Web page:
This time there is no snarl of electricity – just the acrid metal ring of a single shot and the hollow tink-tink-tinkle of the spent casing that goes with it. Skull splinters, brains splatter: a violent spray of white detritus across the black and blue of field of Deckard's special vision. His gift. The guy finishes falling, this time without running any risk of ever standing up again. How old was he? Late twenties, maybe. Thirty two? How old is Brian? Teo? Abigail?

He should feel something. Guilt. Pleasure. Nausea. Anything.

The gun is hefted back into the alley, where it eventually clatters to a rest against the wall.

Why the fuck would he think fifty-six divided by eight was eight?

Deckard starts dragging.

One of the girls has been leaving a light on in the bathroom upstairs. She gets up after the others have gone to sleep and she can't. Flips it on, cracks the door to her bedroom so that the yellow warmth of it floods across the floor and up the wall in a wide line. He finds it on when he gets back from the bar sometimes, during his last walk around the place before he passes out.

So far as he knows, none of the other kids sleeping in that room have complained about it, but whoever's paying the electric bill probably will.

Tonight she's waiting for him, big brown eyes dark when she pushes the bedroom door the rest of the way open to catch him in the act. Hand lifted towards the switch, he lets it linger there a moment before it falls back to his side. He keeps his rough voice quiet, pitched too low to make it past her ears. “Why do you leave it on?”

”Why do you turn it off?”

'There are plenty of things on this island that won't be put off by a bathroom light,' is the automatic response. It's also the wrong one, which means he has to think of something better. He works his jaw. It takes him a minute.

”You don't need the extra light.” This time he does turn it off, thumb turning the switch over with a decisive click. The cold burning light of his eyes pierces the darkness that smothers the upstairs like a blanket at this hour. He turns for the stairs. “I'm here.”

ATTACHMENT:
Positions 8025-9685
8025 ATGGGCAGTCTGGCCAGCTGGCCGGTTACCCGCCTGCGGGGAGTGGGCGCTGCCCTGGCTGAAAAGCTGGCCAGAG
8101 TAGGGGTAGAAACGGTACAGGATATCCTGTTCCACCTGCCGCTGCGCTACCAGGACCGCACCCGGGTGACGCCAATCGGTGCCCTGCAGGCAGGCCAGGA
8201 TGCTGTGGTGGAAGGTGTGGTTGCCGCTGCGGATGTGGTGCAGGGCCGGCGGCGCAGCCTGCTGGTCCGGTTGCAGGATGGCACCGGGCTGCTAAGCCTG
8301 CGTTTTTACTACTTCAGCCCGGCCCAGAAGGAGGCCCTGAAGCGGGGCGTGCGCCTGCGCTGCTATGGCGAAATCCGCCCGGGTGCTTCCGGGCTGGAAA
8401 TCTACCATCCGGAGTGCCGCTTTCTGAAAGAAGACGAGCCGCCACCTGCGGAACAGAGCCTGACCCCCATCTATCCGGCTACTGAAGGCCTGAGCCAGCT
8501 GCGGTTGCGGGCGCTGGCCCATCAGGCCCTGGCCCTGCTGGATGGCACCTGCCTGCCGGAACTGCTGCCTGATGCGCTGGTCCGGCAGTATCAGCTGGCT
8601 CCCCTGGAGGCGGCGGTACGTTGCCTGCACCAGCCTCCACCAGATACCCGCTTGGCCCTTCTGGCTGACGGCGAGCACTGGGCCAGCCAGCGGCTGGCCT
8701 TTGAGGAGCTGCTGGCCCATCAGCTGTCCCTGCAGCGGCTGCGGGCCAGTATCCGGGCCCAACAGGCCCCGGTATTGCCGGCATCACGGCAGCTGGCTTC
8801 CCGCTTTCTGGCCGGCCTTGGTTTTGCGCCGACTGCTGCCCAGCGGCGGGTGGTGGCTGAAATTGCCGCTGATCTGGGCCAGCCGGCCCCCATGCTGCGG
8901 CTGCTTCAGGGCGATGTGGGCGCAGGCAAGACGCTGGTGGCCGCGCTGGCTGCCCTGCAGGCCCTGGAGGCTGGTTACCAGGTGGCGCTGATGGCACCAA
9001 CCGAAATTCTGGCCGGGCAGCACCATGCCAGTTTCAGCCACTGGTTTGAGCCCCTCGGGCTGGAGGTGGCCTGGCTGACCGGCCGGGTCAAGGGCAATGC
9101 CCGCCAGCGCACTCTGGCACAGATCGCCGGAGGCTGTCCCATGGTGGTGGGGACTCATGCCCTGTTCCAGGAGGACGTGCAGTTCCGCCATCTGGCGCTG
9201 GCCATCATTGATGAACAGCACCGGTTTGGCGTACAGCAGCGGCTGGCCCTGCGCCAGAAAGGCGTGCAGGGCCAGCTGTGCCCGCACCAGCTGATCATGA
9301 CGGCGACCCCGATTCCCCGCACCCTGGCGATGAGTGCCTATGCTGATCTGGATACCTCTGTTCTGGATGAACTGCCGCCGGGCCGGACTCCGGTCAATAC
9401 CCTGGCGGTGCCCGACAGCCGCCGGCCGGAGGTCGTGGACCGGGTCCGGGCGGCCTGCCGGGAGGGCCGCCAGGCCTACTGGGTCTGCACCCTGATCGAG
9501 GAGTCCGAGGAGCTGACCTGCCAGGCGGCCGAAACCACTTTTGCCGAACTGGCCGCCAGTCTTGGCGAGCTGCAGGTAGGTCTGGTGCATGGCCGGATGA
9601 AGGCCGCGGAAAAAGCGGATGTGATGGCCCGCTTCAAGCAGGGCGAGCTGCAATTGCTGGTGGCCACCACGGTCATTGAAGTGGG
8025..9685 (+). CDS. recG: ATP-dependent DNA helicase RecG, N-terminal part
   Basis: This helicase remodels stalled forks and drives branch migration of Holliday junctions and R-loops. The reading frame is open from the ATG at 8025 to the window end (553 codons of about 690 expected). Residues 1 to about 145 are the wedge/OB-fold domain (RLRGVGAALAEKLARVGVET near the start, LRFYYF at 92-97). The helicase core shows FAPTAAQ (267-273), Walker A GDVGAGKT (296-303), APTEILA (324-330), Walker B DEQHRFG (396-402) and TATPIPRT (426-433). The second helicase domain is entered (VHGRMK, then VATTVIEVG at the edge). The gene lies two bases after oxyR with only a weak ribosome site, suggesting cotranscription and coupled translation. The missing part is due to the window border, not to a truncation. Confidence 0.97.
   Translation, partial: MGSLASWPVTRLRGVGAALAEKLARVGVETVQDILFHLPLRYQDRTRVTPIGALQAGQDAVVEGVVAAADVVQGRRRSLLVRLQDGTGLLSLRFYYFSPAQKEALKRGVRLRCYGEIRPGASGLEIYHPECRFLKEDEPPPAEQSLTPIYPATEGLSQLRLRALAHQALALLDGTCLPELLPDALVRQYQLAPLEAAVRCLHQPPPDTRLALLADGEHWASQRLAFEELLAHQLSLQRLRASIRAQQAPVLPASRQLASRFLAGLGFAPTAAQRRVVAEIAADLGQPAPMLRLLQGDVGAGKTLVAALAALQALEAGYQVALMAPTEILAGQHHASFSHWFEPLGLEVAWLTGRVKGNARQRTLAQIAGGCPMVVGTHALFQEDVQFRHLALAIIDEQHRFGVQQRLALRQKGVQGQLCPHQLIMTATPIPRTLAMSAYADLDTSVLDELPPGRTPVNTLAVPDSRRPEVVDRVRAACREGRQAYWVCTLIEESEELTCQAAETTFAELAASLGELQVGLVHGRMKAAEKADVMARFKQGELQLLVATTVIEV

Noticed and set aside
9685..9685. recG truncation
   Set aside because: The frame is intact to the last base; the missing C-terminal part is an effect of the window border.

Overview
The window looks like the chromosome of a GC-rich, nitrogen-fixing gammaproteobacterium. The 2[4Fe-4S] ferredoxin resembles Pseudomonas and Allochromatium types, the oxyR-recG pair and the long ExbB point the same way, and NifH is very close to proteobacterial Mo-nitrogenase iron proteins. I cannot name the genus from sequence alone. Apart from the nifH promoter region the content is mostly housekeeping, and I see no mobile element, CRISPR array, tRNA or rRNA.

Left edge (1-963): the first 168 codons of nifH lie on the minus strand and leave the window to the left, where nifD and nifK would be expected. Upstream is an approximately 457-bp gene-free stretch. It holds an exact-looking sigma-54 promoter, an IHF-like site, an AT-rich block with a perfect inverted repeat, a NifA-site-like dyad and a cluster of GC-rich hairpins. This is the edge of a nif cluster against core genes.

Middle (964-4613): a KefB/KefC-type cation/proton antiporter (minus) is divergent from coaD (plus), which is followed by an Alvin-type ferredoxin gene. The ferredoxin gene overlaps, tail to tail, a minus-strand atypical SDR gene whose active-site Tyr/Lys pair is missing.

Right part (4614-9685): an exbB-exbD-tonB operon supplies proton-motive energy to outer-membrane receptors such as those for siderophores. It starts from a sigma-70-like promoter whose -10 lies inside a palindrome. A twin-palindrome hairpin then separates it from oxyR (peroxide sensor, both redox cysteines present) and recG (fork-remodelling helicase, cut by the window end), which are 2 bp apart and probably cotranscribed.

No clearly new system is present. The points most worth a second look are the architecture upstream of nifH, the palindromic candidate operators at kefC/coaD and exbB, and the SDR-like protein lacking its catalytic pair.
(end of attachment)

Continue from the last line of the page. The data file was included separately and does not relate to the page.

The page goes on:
It doesn't occur to him until he's back in the basement that probably wasn't actually a more comforting thing to say.

The duffel bag is open, contents scattered with a deliberate kind of disorganization around the canvas pit of it. His eyes are bright, lambent blue roiling with more than the demonic intensity that is its status quo while he finishes making an incision at the base of the rib cage, carefully separating diaphragm muscle from bone with the wicked gleam of a switchblade. The text book wasn't as specific on the means to getting to what he's after as he might have hoped.

Next come the lopping shears.

The hook of the lower blade is pried in under the sternum and he braces himself, shoes scuffing damply over grimy cement. He nudges the open gape of a small ice chest out of the way with the side of his foot.

A gradual increase in pressure eventually yields to a wet, crunching series of pops. Fresh steam escapes the chest cavity in a bubbling belch of warm air.


He resets the shears. Adjusts their bite in an inch or so into the established divide – this time angling more for the ribs – and wonders if the bathroom light will be on when he gets back home.

And then I heard them lift a box,

And creak across my soul

With those same boots of lead, again.

Then space began to toll

As all the heavens were a bell,

And Being but an ear,

And I and silence some strange race,

Wrecked, solitary, here.

I was kind of in a hurry to finish this because I have to get up early so I may spam with edits tomorrow in panic over what retardation I managed to post in my haste SORRY IN ADVANCE.